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Care Quality Commission consultation: CQC’s Strategy 2016 to 2021

08 Apr 2016 | Professional Standards Authority
  • Consultation Responses

The Authority's response to the Care Quality Commission consultation: CQC’s Strategy 2016 to 2021 Shaping the Future

General Comments

We welcome the opportunity to respond to this consultation about the Care Quality Commission (CQC) five year strategy 2016-21. We offer some general comments, but have not responded to individual consultation questions. 

There are many bodies, both regulatory and non-regulatory, assessing and displaying levels of quality across the NHS in England. We welcome CQC’s commitment to working with others including professional regulators to reduce duplication. We agree it is important that providers can make sense of judgements made by regulators and reconcile them easily in order to take effective action.

We welcome the CQC’s thrust to improve use of data and information. The potential for CQC Insight to ‘highlight critical data’ (pg. 15) to be used with a provider should enable targeted regulatory operations. We would also encourage the CQC to evaluate these indicators against findings over time, to help it identify those that are the most accurate predictors of outcomes. This may help to reduce the volume of data needed and so reduce any unnecessary burden.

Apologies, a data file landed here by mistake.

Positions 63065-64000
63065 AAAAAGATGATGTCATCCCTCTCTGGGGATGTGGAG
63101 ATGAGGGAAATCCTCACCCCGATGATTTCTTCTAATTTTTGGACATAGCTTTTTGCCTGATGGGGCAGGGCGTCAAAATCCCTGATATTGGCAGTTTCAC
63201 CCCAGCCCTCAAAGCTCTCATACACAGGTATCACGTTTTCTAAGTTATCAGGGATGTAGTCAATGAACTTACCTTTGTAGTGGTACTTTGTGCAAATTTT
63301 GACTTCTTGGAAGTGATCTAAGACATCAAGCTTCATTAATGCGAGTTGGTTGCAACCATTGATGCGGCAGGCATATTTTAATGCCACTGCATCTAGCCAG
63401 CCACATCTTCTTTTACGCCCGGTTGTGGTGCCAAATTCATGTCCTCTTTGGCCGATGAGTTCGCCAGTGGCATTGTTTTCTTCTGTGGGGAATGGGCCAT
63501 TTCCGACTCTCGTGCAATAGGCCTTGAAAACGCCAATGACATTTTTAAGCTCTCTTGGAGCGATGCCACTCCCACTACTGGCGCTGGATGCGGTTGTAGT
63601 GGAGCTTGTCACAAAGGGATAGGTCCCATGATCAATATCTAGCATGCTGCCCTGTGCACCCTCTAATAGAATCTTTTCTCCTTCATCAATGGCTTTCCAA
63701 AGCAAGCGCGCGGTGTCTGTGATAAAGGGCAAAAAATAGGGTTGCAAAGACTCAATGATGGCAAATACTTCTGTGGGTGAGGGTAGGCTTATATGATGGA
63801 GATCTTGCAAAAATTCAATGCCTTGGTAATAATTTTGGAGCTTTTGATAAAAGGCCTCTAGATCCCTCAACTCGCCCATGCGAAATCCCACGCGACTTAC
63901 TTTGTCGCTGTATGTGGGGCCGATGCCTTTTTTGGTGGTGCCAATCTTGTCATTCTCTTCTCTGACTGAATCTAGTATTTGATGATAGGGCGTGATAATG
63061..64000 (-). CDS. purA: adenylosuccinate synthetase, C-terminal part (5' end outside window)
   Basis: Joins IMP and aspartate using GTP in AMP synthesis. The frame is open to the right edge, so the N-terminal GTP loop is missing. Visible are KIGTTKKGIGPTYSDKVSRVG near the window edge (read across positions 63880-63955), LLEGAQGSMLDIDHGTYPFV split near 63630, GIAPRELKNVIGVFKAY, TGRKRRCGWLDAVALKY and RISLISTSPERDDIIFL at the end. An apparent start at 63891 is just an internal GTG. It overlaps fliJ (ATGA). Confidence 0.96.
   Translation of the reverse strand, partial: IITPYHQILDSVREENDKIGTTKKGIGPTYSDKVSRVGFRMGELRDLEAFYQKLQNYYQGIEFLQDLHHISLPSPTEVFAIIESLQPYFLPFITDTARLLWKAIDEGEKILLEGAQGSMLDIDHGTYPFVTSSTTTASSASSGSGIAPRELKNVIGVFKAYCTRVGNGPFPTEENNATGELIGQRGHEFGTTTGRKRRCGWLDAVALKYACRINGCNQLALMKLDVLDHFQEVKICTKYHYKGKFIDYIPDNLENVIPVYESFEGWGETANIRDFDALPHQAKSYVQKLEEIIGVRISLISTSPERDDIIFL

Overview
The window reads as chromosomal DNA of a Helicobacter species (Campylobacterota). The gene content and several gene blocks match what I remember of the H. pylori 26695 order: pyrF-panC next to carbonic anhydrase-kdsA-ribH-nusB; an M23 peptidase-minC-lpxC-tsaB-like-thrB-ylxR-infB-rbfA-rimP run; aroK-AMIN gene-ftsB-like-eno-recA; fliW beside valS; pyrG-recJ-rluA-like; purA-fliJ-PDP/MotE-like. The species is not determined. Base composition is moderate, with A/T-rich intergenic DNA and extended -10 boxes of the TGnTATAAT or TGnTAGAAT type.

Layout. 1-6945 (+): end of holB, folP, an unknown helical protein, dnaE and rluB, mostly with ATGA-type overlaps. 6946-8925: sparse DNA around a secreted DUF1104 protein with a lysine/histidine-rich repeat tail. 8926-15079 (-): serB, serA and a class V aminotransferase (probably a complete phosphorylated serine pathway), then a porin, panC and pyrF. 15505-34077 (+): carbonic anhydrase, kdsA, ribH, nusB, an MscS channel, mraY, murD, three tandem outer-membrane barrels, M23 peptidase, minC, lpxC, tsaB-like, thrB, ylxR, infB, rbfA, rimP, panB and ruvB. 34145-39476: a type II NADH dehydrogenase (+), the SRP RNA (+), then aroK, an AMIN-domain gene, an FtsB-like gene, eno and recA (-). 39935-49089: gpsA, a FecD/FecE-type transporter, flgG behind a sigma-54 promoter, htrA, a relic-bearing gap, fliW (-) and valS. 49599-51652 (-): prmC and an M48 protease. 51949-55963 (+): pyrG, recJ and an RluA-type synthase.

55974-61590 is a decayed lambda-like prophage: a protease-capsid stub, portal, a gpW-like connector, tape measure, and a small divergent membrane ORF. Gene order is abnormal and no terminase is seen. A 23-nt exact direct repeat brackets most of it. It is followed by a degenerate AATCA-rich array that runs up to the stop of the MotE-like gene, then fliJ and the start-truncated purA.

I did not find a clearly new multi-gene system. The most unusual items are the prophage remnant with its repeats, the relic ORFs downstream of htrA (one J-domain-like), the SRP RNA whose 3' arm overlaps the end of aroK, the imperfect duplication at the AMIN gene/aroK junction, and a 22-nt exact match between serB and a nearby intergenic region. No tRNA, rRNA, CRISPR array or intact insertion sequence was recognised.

In inspection of general practice (pg. 20) it is specifically mentioned that the CQC will work with the General Medical Council (GMC) to improve methods of working with partners, lessening the burden on practices and developing a single view of quality. We encourage the CQC to work with professional regulators in other fields of health and social care to achieve similar goals. The nine professional statutory regulators can offer insight into how providers may act and overlapping issues covered by both professional and system regulation. We would also encourage CQC to work with professional regulators to identify ways in which system regulation can be used to help encourage the conditions within organisations in which health and care professionals are supported to provide good care. We explain the importance of connecting the regulation of people with the regulation of places in our paper Rethinking Regulation.

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